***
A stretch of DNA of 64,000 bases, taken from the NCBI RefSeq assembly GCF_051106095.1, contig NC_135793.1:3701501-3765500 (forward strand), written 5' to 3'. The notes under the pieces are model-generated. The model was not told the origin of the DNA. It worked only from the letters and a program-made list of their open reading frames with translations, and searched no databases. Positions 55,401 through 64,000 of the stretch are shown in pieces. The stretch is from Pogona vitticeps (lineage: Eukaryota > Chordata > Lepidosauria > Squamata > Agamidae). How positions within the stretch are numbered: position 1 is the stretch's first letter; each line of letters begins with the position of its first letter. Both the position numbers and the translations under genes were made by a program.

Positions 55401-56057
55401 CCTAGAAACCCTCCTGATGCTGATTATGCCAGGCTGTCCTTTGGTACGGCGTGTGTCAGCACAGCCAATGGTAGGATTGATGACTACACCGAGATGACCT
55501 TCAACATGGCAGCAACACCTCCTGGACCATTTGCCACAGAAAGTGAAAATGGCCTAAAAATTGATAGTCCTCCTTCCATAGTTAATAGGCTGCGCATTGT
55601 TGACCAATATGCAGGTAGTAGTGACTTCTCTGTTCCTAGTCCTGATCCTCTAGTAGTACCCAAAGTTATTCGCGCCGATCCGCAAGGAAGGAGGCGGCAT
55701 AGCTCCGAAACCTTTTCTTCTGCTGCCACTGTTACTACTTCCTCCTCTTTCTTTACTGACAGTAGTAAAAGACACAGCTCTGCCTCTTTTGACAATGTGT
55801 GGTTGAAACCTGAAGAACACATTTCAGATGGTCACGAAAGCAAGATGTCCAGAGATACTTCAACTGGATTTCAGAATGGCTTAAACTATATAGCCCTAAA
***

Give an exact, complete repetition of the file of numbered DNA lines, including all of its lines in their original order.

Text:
A stretch of DNA of 64,000 bases, taken from the NCBI RefSeq assembly GCF_051106095.1, contig NC_135793.1:3701501-3765500 (forward strand), written 5' to 3'. The notes under the pieces are model-generated. The model was not told the origin of the DNA. It worked only from the letters and a program-made list of their open reading frames with translations, and searched no databases. Positions 55,401 through 64,000 of the stretch are shown in pieces. The stretch is from Pogona vitticeps (lineage: Eukaryota > Chordata > Lepidosauria > Squamata > Agamidae). How positions within the stretch are numbered: position 1 is the stretch's first letter; each line of letters begins with the position of its first letter. Both the position numbers and the translations under genes were made by a program.

Positions 55401-56057
55401 CCTAGAAACCCTCCTGATGCTGATTATGCCAGGCTGTCCTTTGGTACGGCGTGTGTCAGCACAGCCAATGGTAGGATTGATGACTACACCGAGATGACCT
55501 TCAACATGGCAGCAACACCTCCTGGACCATTTGCCACAGAAAGTGAAAATGGCCTAAAAATTGATAGTCCTCCTTCCATAGTTAATAGGCTGCGCATTGT
55601 TGACCAATATGCAGGTAGTAGTGACTTCTCTGTTCCTAGTCCTGATCCTCTAGTAGTACCCAAAGTTATTCGCGCCGATCCGCAAGGAAGGAGGCGGCAT
55701 AGCTCCGAAACCTTTTCTTCTGCTGCCACTGTTACTACTTCCTCCTCTTTCTTTACTGACAGTAGTAAAAGACACAGCTCTGCCTCTTTTGACAATGTGT
55801 GGTTGAAACCTGAAGAACACATTTCAGATGGTCACGAAAGCAAGATGTCCAGAGATACTTCAACTGGATTTCAGAATGGCTTAAACTATATAGCCCTAAA